By this time the pupils should be familiar with the seven different sentences.
A new game can now be played. It is called "Draw." The teacher holds the printed sentences face down in her hand. Each child draws from her hand a sentence and studies it.
The teacher says, "Sentences over!" which means that the pupils turn the cards face down in their laps and fold their hands. She chooses one pupil at a time to stand before the class, hold his long strip so the pupils can read it, too, and he tells them what his sentence says. If there are not enough sentences to go around, the rest of the class "draw" after this first group have read. This game affords another opportunity for review, but unless there be spice and the spirit of play in the work, review so early does not appeal to the pupils.
From now on the number of sentences grows quite rapidly and each pupil will soon have a different sentence.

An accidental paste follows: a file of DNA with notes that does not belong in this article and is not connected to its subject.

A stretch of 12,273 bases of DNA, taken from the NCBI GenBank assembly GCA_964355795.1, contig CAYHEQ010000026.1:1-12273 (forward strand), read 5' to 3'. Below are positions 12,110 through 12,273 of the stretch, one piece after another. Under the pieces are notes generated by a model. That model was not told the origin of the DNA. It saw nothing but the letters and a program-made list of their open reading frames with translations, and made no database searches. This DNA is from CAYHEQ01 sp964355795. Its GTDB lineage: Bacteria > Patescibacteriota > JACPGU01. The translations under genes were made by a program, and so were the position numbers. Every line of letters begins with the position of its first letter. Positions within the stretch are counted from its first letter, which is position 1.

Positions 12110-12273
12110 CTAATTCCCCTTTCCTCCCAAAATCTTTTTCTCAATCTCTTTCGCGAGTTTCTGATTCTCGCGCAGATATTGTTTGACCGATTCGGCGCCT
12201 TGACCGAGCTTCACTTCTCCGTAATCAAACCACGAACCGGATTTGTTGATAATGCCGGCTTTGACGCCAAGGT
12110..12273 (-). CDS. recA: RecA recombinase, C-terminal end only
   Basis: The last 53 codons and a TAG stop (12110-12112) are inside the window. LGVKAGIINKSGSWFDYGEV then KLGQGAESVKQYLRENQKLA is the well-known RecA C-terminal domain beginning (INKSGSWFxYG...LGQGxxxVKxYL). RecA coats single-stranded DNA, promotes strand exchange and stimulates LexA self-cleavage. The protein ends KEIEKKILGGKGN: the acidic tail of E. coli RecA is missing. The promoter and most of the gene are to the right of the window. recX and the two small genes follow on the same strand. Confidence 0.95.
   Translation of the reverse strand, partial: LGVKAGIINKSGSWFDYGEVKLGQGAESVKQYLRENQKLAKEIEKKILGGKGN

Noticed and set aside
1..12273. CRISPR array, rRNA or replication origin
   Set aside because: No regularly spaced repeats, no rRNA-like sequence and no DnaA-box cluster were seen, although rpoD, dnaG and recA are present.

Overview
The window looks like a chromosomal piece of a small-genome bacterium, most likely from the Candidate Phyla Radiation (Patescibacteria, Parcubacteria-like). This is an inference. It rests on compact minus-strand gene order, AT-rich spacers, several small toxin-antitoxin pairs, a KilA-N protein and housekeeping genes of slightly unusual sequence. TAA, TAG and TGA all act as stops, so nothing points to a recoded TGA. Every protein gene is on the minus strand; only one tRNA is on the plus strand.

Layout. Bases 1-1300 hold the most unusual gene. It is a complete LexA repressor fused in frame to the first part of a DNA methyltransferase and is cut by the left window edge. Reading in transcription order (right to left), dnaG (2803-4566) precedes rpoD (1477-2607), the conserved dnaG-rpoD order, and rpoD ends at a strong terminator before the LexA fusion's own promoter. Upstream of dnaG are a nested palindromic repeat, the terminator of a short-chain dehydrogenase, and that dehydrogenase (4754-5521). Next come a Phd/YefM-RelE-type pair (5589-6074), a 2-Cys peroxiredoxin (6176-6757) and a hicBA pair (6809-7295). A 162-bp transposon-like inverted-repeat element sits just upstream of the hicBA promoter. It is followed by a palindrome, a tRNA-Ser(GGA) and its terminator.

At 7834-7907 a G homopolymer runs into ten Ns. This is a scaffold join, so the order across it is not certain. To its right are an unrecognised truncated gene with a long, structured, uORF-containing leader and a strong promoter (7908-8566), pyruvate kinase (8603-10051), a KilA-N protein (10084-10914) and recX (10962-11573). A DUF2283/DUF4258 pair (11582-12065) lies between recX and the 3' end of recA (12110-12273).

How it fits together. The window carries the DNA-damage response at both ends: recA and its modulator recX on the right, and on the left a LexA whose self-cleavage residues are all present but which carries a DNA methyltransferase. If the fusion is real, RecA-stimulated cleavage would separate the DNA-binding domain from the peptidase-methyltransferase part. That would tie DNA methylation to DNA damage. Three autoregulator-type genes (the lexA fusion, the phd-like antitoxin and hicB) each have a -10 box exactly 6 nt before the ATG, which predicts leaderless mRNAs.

This same game can be played with the separate words.
These games and devices are good all through the story of "The Gingerbread Boy."
With the Gingerbread story the phonic drills should begin and they should be followed as outlined in previous pages.
Do not permit pupils to "read until they make a mistake." Emphasis should not be placed upon words alone, but upon the thought of the sentence. Class criticism which runs to mere fault-finding should not be permitted. An atmosphere of helpfulness and sympathy is what is needed. It is generally better for the teacher to make the criticisms. If the pupil reads too poorly to go on, require him to study the work, and get ready for the oral reading. Say to him, "You haven’t the thought, better look again." If he gives the thought correctly but not in the words of the book, say to him, "You have the thought, but exactly how does the book give it?"